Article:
How to Safeguard Your Personal Information Against Digital Pickpockets
You take a lot of steps to physically safeguard your credit cards: keeping them secure in a wallet or closed purse, making sure you put them back in place after you’ve paid for something, and being aware of your surroundings so you don’t fall victim to a pickpocket. Even when people are being careful, 37 percent of people surveyed in Mexico and the United States have experienced credit card fraud, according to a report from Aite Group and ACI Worldwide. Thieves now have a new way to get your credit card information without even going anywhere near your pocket. They’re using their smartphones.
There’s a large drive towards speed, efficiency, and convenience in society, which leads to the development of technology to facilitate these features in every aspect of life. One development is contactless credit cards. You don’t need to run the cards through the point of sale system for payment. Instead, you wave it near the machine, and it reads your card information through RFID, which uses a radio frequency to send this information. This technology on its own is not a major security issue, but with the development of near field communication-enabled phones, it becomes a major hole open to thieves.
Near Field Communications Conundrum
Near field communication technology allows devices to interface with each other in close physical proximity. NFC technology is found in many applications, such as access control, transport, loyalty cards, and consumer electronics. It works with a majority of contactless cards, opening up the field for thieves to take advantage of.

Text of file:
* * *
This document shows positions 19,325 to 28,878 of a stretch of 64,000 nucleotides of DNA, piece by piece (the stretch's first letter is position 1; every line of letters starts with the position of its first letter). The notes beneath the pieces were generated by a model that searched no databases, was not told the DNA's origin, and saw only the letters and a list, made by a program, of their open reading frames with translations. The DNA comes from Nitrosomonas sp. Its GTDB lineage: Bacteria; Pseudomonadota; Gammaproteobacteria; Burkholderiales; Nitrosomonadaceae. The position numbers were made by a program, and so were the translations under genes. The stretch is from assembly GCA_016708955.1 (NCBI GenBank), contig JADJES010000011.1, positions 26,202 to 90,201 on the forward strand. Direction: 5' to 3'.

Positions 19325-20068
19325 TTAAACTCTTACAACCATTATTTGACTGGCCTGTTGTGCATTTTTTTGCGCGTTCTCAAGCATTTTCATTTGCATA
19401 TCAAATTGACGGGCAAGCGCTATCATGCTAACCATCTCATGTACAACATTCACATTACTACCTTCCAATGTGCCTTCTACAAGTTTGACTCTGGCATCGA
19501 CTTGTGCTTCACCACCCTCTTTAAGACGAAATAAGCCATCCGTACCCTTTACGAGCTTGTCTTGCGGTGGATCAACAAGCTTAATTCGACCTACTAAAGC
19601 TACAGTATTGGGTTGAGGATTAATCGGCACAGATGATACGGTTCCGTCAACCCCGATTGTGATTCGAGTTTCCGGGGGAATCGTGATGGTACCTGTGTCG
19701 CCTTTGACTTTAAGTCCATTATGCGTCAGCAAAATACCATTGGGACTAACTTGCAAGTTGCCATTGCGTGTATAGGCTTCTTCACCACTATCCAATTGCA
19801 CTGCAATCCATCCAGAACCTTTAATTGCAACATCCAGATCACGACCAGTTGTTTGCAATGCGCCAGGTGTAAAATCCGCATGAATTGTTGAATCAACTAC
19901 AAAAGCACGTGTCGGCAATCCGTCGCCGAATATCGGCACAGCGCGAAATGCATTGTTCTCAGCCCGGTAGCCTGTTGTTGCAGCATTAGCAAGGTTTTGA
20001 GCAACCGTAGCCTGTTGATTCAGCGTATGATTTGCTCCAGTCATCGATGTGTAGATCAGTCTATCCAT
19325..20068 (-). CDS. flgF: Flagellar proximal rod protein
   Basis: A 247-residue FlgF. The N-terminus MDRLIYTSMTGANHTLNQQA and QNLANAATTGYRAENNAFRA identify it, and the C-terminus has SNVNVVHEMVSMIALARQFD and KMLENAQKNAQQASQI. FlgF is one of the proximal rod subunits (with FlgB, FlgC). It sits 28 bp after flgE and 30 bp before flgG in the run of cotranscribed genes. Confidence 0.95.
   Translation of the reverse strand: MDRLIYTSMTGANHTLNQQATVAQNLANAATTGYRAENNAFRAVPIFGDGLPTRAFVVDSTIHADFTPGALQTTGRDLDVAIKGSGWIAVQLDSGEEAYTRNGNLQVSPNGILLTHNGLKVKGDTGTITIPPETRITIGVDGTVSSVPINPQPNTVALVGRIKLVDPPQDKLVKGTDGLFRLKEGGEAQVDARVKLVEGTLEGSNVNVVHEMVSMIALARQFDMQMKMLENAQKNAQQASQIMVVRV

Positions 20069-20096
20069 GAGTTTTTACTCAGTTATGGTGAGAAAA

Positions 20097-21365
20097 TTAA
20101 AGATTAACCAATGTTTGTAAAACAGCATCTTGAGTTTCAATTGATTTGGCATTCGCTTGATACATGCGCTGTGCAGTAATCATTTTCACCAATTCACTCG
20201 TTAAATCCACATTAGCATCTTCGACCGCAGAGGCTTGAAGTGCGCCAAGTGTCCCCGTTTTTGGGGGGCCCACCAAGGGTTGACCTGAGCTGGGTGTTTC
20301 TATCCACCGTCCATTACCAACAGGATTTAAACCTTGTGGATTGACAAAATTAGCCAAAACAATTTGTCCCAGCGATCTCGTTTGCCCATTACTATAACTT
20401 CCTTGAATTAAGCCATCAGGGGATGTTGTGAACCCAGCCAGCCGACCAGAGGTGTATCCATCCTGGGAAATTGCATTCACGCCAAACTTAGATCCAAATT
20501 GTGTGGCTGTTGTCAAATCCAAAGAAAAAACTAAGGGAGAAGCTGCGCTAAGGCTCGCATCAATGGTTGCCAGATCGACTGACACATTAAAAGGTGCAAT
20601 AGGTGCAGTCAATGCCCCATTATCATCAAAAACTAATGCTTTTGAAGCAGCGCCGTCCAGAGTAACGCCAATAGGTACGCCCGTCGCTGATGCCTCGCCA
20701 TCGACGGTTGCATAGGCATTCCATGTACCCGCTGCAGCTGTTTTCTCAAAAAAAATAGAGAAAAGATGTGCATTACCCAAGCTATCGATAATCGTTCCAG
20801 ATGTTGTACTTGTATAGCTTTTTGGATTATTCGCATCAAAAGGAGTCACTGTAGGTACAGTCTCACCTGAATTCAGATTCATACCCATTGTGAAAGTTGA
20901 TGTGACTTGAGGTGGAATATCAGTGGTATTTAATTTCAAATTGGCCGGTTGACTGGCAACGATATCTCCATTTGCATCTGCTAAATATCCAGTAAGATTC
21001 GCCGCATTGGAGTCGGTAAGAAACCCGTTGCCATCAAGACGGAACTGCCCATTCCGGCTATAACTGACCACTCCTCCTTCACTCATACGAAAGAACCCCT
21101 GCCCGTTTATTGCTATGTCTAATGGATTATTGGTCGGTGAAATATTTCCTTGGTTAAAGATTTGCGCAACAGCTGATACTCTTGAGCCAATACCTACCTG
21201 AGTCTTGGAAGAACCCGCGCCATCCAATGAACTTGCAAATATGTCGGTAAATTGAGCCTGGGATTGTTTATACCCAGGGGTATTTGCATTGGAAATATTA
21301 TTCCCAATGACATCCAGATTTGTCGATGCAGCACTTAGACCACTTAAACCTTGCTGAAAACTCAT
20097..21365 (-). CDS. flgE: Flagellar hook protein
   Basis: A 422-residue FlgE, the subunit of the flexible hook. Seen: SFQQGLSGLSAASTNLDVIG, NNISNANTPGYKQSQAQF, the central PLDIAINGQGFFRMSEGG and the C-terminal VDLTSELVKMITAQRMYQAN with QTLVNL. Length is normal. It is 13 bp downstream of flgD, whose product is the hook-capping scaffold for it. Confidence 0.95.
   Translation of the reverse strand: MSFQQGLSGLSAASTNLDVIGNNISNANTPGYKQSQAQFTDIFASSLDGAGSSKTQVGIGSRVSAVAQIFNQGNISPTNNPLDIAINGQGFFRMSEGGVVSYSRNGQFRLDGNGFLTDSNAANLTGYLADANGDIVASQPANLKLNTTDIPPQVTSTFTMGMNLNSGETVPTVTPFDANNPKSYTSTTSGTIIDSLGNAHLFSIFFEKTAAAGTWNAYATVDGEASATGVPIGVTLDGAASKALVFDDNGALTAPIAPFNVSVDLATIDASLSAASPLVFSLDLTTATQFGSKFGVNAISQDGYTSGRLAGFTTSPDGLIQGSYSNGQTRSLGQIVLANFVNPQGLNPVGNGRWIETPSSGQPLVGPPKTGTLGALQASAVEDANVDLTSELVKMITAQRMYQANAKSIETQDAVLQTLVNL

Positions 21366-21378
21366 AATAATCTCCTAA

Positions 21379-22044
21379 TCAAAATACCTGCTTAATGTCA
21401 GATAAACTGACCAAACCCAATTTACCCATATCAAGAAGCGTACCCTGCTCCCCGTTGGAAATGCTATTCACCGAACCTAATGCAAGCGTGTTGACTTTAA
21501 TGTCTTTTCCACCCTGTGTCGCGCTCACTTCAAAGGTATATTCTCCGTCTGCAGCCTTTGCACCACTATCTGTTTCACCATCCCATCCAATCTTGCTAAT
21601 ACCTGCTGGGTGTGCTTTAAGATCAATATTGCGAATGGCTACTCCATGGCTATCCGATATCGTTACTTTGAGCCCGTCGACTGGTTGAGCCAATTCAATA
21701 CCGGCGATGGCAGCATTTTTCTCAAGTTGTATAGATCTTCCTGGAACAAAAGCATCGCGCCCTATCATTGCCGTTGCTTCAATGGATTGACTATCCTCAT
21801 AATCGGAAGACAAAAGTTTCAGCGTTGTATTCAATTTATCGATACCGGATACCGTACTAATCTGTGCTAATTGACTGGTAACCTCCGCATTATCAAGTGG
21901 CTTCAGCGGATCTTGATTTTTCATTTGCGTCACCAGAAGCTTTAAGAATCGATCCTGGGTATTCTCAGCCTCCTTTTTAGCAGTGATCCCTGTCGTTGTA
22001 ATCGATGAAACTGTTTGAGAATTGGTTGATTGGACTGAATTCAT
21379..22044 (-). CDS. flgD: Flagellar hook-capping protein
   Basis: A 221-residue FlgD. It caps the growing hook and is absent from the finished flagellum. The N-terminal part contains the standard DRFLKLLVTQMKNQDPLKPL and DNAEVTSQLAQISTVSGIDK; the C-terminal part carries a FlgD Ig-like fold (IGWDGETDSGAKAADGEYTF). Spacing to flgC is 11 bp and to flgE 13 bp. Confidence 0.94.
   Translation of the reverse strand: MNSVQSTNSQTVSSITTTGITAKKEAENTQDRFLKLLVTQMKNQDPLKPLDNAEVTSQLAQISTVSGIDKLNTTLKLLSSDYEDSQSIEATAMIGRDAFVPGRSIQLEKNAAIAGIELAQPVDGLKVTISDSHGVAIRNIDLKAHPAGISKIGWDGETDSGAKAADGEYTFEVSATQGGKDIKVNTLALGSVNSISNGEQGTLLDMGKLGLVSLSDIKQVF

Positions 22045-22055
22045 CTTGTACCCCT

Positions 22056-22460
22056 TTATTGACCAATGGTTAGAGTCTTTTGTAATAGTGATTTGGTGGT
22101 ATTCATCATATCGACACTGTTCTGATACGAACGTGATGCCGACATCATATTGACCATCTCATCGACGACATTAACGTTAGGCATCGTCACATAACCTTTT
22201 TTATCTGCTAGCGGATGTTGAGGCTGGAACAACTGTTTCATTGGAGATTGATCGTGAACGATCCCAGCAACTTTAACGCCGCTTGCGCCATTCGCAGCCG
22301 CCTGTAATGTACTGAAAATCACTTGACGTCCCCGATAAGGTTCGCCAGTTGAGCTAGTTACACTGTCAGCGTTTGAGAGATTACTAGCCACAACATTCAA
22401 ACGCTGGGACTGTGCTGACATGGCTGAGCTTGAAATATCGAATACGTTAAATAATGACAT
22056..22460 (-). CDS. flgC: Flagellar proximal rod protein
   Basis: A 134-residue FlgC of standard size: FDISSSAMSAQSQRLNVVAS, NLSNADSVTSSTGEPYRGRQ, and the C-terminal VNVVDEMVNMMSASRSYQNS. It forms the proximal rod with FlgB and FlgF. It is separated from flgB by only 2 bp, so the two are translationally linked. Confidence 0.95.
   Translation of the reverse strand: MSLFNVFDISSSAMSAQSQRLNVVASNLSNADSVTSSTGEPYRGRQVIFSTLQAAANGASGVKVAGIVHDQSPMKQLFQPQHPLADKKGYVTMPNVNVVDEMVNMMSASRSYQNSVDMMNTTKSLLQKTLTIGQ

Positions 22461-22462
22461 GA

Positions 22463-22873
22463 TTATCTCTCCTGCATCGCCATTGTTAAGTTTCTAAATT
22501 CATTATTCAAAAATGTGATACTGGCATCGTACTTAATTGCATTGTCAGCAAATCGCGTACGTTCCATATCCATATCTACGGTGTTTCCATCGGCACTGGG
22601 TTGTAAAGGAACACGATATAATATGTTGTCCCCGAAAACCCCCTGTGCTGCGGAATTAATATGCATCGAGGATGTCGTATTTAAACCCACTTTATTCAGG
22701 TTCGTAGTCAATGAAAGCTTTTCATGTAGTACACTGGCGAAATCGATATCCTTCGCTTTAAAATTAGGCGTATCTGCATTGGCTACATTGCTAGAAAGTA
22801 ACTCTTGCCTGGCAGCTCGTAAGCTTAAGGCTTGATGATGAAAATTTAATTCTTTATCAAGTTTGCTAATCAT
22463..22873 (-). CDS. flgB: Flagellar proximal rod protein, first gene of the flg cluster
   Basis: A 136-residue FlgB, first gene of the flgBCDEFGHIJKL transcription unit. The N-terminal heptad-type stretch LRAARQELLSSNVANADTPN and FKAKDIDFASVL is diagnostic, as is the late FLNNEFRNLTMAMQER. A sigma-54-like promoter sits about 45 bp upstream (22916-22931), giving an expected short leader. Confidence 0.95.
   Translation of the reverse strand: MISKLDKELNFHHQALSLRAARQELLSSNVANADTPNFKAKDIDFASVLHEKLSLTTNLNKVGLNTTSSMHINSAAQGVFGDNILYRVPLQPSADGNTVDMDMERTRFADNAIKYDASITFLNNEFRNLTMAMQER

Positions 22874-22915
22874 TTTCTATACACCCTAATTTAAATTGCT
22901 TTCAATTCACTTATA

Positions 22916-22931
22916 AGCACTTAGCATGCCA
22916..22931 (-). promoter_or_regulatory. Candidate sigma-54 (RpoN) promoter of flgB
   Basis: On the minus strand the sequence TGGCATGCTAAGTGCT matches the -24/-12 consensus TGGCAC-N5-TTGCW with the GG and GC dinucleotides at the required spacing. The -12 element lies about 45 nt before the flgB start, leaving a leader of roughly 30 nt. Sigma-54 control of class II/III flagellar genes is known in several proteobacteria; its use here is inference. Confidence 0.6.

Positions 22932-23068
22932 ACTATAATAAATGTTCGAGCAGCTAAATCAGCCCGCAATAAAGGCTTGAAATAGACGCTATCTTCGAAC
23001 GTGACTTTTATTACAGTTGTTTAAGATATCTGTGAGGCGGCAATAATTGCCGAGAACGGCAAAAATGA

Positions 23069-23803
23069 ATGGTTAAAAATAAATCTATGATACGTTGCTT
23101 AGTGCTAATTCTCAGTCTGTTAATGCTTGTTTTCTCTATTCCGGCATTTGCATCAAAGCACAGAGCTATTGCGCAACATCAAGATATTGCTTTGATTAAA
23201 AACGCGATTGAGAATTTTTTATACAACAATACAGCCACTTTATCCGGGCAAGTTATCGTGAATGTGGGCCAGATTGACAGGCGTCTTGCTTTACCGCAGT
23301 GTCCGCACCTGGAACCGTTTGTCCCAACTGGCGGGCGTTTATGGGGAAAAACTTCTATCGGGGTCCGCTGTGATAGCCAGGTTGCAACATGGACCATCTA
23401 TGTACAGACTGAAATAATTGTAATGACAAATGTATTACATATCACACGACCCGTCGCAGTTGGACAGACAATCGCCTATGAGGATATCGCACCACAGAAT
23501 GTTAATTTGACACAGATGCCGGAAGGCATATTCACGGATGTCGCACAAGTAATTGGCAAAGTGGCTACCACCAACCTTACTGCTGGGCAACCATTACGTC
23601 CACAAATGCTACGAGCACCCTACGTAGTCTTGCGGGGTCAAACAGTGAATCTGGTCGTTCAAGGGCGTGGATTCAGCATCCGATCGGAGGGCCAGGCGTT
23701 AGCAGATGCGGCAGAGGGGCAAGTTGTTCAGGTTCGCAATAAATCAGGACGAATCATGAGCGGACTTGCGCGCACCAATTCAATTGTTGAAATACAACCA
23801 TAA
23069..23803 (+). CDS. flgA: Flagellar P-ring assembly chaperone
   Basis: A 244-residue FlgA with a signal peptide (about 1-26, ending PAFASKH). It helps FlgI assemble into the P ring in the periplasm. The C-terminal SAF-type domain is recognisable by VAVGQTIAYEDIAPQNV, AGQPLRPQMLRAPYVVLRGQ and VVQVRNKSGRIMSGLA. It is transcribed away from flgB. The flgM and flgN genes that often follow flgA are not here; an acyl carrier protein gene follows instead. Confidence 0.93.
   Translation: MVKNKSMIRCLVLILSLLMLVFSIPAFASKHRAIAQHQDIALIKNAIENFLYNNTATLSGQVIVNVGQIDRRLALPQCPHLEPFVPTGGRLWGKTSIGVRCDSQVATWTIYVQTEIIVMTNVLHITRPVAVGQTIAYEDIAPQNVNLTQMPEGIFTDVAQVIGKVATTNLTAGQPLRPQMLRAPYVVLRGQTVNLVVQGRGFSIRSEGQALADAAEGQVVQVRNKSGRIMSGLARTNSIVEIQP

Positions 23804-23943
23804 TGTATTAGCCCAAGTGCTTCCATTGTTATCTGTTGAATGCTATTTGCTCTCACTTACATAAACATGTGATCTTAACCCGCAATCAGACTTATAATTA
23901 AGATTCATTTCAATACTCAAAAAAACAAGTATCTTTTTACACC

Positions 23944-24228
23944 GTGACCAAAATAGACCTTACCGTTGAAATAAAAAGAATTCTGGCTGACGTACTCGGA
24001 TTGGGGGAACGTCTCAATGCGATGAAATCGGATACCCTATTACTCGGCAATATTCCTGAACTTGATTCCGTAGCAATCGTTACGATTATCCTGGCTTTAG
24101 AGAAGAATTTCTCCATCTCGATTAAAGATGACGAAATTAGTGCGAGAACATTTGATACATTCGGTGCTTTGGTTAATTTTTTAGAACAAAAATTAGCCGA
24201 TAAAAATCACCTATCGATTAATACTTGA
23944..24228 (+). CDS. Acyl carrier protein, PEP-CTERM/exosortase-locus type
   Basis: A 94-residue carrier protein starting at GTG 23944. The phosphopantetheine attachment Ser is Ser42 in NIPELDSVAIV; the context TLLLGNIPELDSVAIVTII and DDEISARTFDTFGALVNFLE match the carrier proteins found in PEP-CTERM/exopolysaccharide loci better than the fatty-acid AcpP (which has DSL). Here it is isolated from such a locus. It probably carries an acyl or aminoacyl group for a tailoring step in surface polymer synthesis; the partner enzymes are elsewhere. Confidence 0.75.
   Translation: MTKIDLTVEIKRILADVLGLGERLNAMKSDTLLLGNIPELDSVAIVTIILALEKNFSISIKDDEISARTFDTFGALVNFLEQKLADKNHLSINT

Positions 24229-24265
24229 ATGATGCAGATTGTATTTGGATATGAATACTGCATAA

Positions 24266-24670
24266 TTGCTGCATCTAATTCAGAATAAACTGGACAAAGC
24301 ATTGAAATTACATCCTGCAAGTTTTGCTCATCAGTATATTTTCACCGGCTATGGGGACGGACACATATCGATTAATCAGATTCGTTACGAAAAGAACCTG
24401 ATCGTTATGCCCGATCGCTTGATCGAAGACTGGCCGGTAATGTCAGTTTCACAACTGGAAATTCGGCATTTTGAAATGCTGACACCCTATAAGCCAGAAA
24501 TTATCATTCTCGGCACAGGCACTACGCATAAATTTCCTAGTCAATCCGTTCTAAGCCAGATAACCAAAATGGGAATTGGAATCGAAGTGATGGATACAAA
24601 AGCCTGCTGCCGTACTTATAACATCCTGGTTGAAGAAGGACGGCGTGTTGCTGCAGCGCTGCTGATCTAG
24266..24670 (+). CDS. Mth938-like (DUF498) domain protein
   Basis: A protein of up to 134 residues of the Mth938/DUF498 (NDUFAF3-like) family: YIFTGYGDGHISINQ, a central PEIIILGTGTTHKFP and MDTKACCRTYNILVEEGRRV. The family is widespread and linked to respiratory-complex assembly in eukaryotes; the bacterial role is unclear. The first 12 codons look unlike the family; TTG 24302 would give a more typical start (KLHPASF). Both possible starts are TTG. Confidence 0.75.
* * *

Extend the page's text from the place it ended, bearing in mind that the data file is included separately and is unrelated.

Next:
NFC and App Disaster
NFC technology is popular enough the latest smartphones have the antennae included within their designs, such as the Galaxy S3. News 9 discovered it was able to read credit card information using a free app and an NFC-enabled phone without a great deal of difficulty, opening up the floodgates to privacy and identity theft concerns. While you can take proactive steps to prevent identity theft from causing major issues in your life with a service such as LifeLock ID theft protection, it’s better to not have to deal with it to begin with.
Another way thieves manage to digitally steal credit card information is simple: they take a picture of it with their phones. While this doesn’t work for e-commerce sites that require a CVV2 code, they still have plenty of opportunity to put these stolen card numbers to use. Talk with your credit card issuer to see if you can get a non-RFID-enabled credit card, or use a metal wallet that has the potential to interfere with near field communication signals.
There’s no way to completely prevent this kind of theft outside of having a credit card that does not do contactless payment, but staying on top of your credit report and paying for a credit monitoring service does a good job at helping you to stop any major issues from occurring, before they have a massive impact on your life.
Jason McMahon is an IT professional for a large marketing company. He blogs about BYOD policy, cloud technology and the move to mobile.